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Review: 80019 Red Son’s Inferno Jet

Posted by benbacardi, 01 Mar 2021 16:00

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Red Son is one of Monkie Kid’s many enemies, the son of the terrifying Demon Bull King. According to LEGO, he’s a short-tempered evil genius who builds diabolical weapons, and featured in three sets last year, including 80011 Red Son’s Inferno Truck.

This year he’s back in 80019 Red Son’s Inferno Jet, but as the name implies he’s swapped the truck for an aircraft. There is still a lot of fire involved, even though it’s a much smaller build; but one that is no less entertaining or, er, diabolical…


Minifigures

We get three minifigures in the set, none of which are new or unique. Monkie Kid has appeared in the majority of the sets in the theme (well, it is named after him, I guess!) and the version here is identical to quite a few of last year’s. Other sets in this wave give him a new hoodie instead of the headphones, but not this one. However, it’s a fantastic design and not one that I feel needs any particular alterations.

The first antagonist is named on the box art as Bob, one of the Bull Clones. As previously, the head is an unprinted trans-red, but the pearl grey legs, torso, and helmet look fantastic with the purple horns and arms.

Finally, the eponymous Red Son features his extravagant red hair and tailcoat over detailed purple trousers. It is a shame that there’s nothing new here, considering he’s been included a couple of times before with this exact appearance and he lends his name to the set.

Both Monkie Kid and Red Son have their usual angry or happy dual expressions.

The three minifigures are given a variety of accessories. Monkie Kid’s wielding the Golden Staff, Bob is wearing a jetpack and holding a flamethrower (a great little model of only a handful of pieces,) and Red Son has his Power Glove and a pair of what LEGO describe as “firing flame-energy elements.” I’ve not personally come across these before (although they are not new), and they are quite fun to fire out of the minifigure’s hand by pressing them into his arm.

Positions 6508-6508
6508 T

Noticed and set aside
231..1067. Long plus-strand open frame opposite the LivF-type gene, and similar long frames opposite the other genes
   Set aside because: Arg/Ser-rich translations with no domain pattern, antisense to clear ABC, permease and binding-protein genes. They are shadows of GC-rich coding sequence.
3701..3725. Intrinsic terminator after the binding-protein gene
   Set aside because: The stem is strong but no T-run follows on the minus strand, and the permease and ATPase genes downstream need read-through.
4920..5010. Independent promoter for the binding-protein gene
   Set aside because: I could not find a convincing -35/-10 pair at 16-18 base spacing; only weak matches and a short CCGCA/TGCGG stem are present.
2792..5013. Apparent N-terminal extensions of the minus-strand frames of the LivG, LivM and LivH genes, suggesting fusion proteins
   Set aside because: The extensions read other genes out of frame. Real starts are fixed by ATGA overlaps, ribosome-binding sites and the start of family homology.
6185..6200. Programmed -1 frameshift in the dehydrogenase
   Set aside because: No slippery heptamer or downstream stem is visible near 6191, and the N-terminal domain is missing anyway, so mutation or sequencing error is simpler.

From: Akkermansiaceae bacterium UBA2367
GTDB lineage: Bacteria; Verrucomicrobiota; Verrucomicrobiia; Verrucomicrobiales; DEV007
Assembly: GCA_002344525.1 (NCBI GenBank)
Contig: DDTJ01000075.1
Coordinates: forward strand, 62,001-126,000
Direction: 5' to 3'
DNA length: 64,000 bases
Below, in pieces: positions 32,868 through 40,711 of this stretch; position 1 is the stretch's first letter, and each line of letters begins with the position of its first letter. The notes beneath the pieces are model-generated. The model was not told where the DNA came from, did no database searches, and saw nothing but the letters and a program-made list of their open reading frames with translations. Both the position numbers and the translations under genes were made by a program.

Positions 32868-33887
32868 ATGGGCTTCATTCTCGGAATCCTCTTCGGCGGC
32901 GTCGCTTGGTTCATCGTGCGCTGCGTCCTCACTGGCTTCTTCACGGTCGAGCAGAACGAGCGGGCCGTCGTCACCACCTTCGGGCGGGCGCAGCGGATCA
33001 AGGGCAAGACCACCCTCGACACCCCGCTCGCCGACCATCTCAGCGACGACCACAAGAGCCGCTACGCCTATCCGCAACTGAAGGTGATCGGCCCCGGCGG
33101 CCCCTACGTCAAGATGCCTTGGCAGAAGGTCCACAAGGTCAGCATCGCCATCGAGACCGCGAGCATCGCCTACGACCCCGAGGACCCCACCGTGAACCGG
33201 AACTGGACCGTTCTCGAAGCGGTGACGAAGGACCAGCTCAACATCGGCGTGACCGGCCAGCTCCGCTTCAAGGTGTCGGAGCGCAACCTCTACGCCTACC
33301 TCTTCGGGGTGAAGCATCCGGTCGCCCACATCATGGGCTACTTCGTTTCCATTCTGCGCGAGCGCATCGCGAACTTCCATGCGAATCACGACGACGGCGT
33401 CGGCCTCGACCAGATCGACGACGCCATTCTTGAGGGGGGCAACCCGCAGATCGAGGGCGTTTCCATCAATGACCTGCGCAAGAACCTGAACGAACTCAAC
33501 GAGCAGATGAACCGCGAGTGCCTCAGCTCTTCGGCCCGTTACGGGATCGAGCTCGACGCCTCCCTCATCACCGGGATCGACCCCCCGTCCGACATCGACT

The Completed Model

A small sticker sheet is included with the single instruction book. As usual, I’ve applied them, because I feel like they add quite a bit to the overall look of the model (and the sets are aimed at children, who love stickers; even if I do have to keep reminding myself of that!)

A small side build is included, to give Red Son’s Inferno Jet a target and Monkie Kid something to defend. It’s a miniature version of the Legendary Flower Fruit Mountain (though obviously nowhere near as impressive as set 80024!) It’s made from just a handful of pieces, but looks quite cute. A sticker on a transparent tile gives the impression of a waterfall. The pink and green tree is an effective use of just four parts.

A couple of flame elements are included, presumably so you can act out either Red Son or Bob having set the mountain on fire.

The inverted 1×1 tile with bar on the top of the mountain is actually a holder for the Golden Staff, and there’s a little green frog hidden beneath the waterfall.

The main build, however, is the Inferno Jet itself. It’s a fascinating vehicle with a very unique design, and a fantastic play mechanism built inside. It doesn’t stand at a sensible angle by itself, so the photos below include a few trans-clear bricks to hold it up that aren’t actually included in the set.